that the locomotive vibrated alot and was very noisy. Outside, I
remember seeing yellow colored cabooses and blue diesels with yellow noses
( probably GE models).
Driving along the tracks South of McArthur, I recall seeing Bob Mishler being beaten against #33 cab wall (he was the engineer) from the bucking steam engine because of the rough track and the speed the lead diesel was going. Apparently the diesel's crew was having some fun with him. Bob's arm and shoulder had to be black and blue after that.
Once the B&O gave us permission to cross their mainline at Dundas they radioed the headend diesel to let #33 shove the C&O train uphill around the curve. It was a spectacular sight! The exhaust of the steam engine shot high into the sky! Fireman Dale Sayers (also my High School shop teacher) told me the floor inside the firebox was as white as a new T-shirt. He said the coals seemed to float above the grates!
We spent the night at Hamden on the B&O siding. #33 had broken a few of her grates ( the floor in the firebox) so someone had driven back to Nelsonville to get replacements. However he returned with the wrong ones, so Jerry and Charlie Frankie drove back late at night to get the right ones. Larry Malone and I stayed with the steam engine and 2 coaches. We talked awhile in the cab and finally I got tired and went back into the coaches to sleep. (We use to lift off the backs of 2 seats and lay them sideways across the bench portion of the seat to make a bed.) I was just starting to fall to sleep when another train coupled into us and woke me. My first though was that they did not know we were there and had back onto us. Who knew where we might be come morning. I heard the slack stretch out but we didn't go anywhere. Soon a grumbling brakeman walked by my window with lantern in hand. I got dressed and walked up to our engine. By then the brakeman had ask Larry to removed our handbrake; chains thrown around both sides of a driver (driver = the large wheels that power a steam engine). Larry was not qualified as an engineer and was struggling with what position to place the brake levers in for the diesel to provide the train air (they had shut down #33's air pumps earlier). Well, eventually they drug us off the siding and pushed us onto another track that paralleled the siding. Soon Jerry and Charlie returned with the grates. Now was the dangerous work! The fire had been let die over the damaged grates. Jerry threw a board down on the hot coals and crawled into the firebox to replace the grates! They had to patched over some of the area with old tie plates and an angle bar. So with the show now over, I returned to my improvised bed. By now it was the early morning hours. In about an hour a freight train pulled onto the siding. You got one guess where the spotted the diesels for the night. Right beside where I was still trying to sleep!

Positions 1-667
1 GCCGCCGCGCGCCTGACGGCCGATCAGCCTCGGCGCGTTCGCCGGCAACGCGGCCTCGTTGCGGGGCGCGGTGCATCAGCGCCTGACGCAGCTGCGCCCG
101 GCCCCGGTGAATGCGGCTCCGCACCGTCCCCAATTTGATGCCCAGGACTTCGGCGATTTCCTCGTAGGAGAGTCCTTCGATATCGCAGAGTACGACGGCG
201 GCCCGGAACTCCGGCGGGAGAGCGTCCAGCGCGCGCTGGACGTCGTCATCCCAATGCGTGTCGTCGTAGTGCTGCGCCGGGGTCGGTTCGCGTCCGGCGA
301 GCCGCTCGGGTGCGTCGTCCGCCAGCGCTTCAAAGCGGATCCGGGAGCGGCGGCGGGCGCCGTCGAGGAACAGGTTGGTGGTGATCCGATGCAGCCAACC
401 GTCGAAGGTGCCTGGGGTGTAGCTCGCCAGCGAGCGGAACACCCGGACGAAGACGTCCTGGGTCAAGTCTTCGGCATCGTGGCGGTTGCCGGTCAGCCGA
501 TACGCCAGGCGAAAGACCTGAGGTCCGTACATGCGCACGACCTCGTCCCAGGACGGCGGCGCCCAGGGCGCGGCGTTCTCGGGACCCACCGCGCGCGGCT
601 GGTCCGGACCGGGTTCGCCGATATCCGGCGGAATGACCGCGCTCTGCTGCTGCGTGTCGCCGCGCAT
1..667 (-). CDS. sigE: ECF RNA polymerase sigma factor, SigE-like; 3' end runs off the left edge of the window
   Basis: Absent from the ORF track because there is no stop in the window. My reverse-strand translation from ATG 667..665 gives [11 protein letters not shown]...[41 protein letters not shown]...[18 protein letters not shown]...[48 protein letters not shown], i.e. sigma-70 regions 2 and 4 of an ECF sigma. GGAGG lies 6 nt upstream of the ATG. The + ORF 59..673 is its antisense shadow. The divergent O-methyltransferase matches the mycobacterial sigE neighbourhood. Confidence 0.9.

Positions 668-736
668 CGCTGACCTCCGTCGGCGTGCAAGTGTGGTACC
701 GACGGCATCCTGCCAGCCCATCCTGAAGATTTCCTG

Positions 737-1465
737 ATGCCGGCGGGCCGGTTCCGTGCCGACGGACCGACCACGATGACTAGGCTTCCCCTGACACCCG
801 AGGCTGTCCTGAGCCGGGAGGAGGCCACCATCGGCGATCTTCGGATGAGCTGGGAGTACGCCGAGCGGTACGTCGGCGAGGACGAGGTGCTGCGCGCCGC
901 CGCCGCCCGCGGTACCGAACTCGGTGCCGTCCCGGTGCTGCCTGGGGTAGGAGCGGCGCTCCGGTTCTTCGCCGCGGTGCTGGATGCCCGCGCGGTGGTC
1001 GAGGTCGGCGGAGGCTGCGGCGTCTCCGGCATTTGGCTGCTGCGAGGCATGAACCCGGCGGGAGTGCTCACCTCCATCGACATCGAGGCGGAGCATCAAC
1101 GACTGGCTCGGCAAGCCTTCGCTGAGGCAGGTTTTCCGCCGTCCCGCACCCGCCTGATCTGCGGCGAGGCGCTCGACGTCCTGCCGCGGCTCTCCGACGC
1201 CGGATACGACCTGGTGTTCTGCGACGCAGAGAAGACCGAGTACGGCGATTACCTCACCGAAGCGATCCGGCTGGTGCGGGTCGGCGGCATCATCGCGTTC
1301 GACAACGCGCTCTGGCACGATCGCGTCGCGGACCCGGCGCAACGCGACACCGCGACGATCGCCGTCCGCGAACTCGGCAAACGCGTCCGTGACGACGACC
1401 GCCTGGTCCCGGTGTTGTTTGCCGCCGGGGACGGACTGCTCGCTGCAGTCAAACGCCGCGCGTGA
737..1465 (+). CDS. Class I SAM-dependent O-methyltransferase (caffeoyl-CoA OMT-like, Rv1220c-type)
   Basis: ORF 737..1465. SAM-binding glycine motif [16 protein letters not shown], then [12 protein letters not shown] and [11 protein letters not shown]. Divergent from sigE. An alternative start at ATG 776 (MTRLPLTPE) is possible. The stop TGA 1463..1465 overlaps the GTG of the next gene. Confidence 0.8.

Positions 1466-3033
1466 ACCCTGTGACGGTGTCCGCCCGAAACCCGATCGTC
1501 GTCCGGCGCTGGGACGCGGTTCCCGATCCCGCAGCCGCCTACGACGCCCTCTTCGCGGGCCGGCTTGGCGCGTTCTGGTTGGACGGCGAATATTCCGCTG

After this special charter trip the HVSRy had to find someone to cast
new grates and a manifacturer of arch bricks (overhead in the firebox).
Later the movie company reneged on paying all the money they had agreed
to. We soon learned that these special charters usually cost more
than they ever made.